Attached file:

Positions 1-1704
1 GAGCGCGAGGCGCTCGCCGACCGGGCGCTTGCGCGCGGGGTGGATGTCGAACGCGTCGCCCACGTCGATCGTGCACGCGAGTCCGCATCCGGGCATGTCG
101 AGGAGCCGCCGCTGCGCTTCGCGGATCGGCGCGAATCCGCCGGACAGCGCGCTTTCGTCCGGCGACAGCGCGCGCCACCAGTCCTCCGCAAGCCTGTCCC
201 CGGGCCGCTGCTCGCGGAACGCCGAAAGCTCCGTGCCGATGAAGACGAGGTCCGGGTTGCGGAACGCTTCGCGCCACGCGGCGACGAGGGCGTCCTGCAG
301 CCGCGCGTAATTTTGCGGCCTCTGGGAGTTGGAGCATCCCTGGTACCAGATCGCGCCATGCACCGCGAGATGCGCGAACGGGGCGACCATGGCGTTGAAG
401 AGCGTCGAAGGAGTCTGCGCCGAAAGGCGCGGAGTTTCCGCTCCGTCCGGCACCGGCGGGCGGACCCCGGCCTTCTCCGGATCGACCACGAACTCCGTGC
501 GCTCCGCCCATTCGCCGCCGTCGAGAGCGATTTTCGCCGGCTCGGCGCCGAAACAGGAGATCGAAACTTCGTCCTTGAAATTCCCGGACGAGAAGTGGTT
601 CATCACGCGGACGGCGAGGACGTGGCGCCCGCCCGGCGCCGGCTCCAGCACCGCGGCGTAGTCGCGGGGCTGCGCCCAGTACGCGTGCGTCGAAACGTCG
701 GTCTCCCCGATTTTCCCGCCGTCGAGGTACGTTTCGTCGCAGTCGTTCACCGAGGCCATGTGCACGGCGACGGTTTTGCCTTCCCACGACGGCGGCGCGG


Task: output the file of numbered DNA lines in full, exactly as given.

Positions 1-1704
1 GAGCGCGAGGCGCTCGCCGACCGGGCGCTTGCGCGCGGGGTGGATGTCGAACGCGTCGCCCACGTCGATCGTGCACGCGAGTCCGCATCCGGGCATGTCG
101 AGGAGCCGCCGCTGCGCTTCGCGGATCGGCGCGAATCCGCCGGACAGCGCGCTTTCGTCCGGCGACAGCGCGCGCCACCAGTCCTCCGCAAGCCTGTCCC
201 CGGGCCGCTGCTCGCGGAACGCCGAAAGCTCCGTGCCGATGAAGACGAGGTCCGGGTTGCGGAACGCTTCGCGCCACGCGGCGACGAGGGCGTCCTGCAG
301 CCGCGCGTAATTTTGCGGCCTCTGGGAGTTGGAGCATCCCTGGTACCAGATCGCGCCATGCACCGCGAGATGCGCGAACGGGGCGACCATGGCGTTGAAG
401 AGCGTCGAAGGAGTCTGCGCCGAAAGGCGCGGAGTTTCCGCTCCGTCCGGCACCGGCGGGCGGACCCCGGCCTTCTCCGGATCGACCACGAACTCCGTGC
501 GCTCCGCCCATTCGCCGCCGTCGAGAGCGATTTTCGCCGGCTCGGCGCCGAAACAGGAGATCGAAACTTCGTCCTTGAAATTCCCGGACGAGAAGTGGTT
601 CATCACGCGGACGGCGAGGACGTGGCGCCCGCCCGGCGCCGGCTCCAGCACCGCGGCGTAGTCGCGGGGCTGCGCCCAGTACGCGTGCGTCGAAACGTCG
701 GTCTCCCCGATTTTCCCGCCGTCGAGGTACGTTTCGTCGCAGTCGTTCACCGAGGCCATGTGCACGGCGACGGTTTTGCCTTCCCACGACGGCGGCGCGG